The Department of Education has rescinded 72 documents on the rights of students with disabilities, calling them “outdated” and indicating that they are no longer necessary.
Officials rolled back the documents under the Individuals with Disabilities Education Act (IDEA) and the Rehabilitation Act earlier this month. According to a newsletter sent Friday, the department rescinded the documents on October 2.
In the newsletter, the Office of Special Education and Rehabilitative Services wrote that “a total of 72 guidance documents that have been rescinded due to being outdated, unnecessary, or ineffective – 63 from the Office of Special Education Programs (OSEP) and 9 from the Rehabilitation Services Administration (RSA).”
The documents addressed a range of issues, including advice for parents advocating for their children and how schools should best utilize special education funds. Lindsay Jones, who works with the National Center for Learning Disabilities, told the Washington Post that the latter is causing particular alarm.
“All of these [guidances] are meant to be very useful…in helping schools and parents understand and fill in with concrete examples the way the law is meant to work when it’s being implemented in various situations,” Jones said.
The effort is part of a larger one by the Trump administration to do away with guidance deemed superfluous. In February, President Trump signed an executive order “to alleviate unnecessary regulatory burdens” across federal agencies.
A review of past guidance is not completely without precedent. But that doesn’t mean organizations like the National Disability Rights Network (NDRN) aren’t concerned.
“Administrations regularly engage in reviews to cull out guidance that is no longer accurate or supported by statute,” NDRN communications specialist David Card told ThinkProgress. “We are still exploring the impact of the different guidance that have been rescinded, however, the concern has arisen that by rescinding older guidance, should the Department rescind more recent guidance, students with disabilities will be left with no protections.”
For disability rights advocates, the rescission is disconcerting for other reasons. Education Secretary Betsy DeVos made headlines during her Senate confirmation hearing when she appeared confused about the Disabilities Education Act and its intended purpose. To advocates, the latest roll-back is further proof that DeVos was an unwise choice.
Asked at her confirmation whether she supported “the federal requirement” protecting students with disabilities, DeVos dodged, instead saying the issue was “certainly worth discussion.” She also claimed that implementation of the law was best left to the states.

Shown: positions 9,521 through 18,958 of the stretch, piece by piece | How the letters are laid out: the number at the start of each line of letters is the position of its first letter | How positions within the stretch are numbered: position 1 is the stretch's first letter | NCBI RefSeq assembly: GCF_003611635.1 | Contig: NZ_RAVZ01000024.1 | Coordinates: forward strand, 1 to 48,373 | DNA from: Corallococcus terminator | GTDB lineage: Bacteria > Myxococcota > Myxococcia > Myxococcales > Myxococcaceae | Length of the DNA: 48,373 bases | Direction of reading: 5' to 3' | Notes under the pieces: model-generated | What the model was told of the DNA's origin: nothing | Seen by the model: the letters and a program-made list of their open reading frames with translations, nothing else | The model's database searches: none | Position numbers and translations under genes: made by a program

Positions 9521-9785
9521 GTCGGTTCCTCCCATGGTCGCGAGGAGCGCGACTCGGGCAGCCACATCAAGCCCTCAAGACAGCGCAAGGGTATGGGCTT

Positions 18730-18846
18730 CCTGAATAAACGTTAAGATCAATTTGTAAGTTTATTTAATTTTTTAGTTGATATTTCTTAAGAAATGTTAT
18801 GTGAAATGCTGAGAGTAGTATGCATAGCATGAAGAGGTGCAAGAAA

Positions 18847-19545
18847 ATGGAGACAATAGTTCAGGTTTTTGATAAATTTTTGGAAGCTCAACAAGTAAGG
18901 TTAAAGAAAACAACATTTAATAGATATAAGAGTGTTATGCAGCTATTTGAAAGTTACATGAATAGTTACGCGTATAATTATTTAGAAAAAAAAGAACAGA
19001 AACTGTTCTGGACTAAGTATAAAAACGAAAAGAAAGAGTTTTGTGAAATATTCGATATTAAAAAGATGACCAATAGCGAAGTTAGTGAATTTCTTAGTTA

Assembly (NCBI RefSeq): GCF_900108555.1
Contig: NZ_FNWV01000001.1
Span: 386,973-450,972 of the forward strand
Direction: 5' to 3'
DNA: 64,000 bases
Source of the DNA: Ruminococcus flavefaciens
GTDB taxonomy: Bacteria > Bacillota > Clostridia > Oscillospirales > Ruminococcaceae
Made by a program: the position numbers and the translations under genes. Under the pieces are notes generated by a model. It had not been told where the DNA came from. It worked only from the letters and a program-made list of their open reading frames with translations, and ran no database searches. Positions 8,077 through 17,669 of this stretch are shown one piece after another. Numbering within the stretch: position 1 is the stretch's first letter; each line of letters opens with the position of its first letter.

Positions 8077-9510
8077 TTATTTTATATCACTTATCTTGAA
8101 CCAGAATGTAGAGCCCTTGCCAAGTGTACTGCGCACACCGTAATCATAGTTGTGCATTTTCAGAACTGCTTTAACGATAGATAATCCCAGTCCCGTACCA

Sen. Maggie Hassan (D-NH), whose son has cerebral palsy, pressed DeVos on that point later in the hearing.
“Were you unaware, when I just asked you about IDEA, that it was a federal law?” Hassan asked. DeVos replied that she “may have confused it.”
DeVos’ confirmation ultimately required a tie-breaking vote from Vice President Mike Pence after a number of lawmakers raised questions about her qualifications and fitness for the role. DeVos is now in charge of rescinding the guidance about which she previously appeared confused.
Over the summer, the Department of Education sought input on regulations “that may be appropriate for repeal, replacement or modification.” Disability rights advocates reportedly encouraged the department to keep all guidance relating to students with disabilities — something that seemingly went ignored.
Education Department spokesperson Liz Hill told Talking Points Memo that there were “no policy implications to these rescissions” and that the rollback would have no impact on students with disabilities. But as of Monday, advocacy organizations were still unsure of what the impact might be and looking into the matter further.
Some are concerned about the murky rationale for the rescission.
“While NDRN appreciates the transparency the Department is demonstrating by releasing the list of rescinded guidance, we are highly concerned that there is no accompanying rationale for these actions,” Card said. “We hope going forward the Department will also include the reasons for their determinations for each item.”
Card added that “NDRN and others” would be “watching this process carefully to ensure that useful guidance that is relied upon by the field is not eliminated.”
DeVos has come under fire for similar decisions before. In February, both the Education and Justice Departments announced a roll-back of protections for transgender students. The departments wrote that the White House hoped to “further and more completely consider the legal issues involved” and wanted to emphasize “primary role of the States and local school districts in establishing educational policy.”
Last month, DeVos also rolled back rules fleshing out how schools should deal with sexual assault, arguing the rights of the accused were not emphasized enough under current guidance. At the time, advocates for sexual assault survivors told ThinkProgress that DeVos’ actions would likely keep victims from reporting their experiences, forcing them to suffer in silence.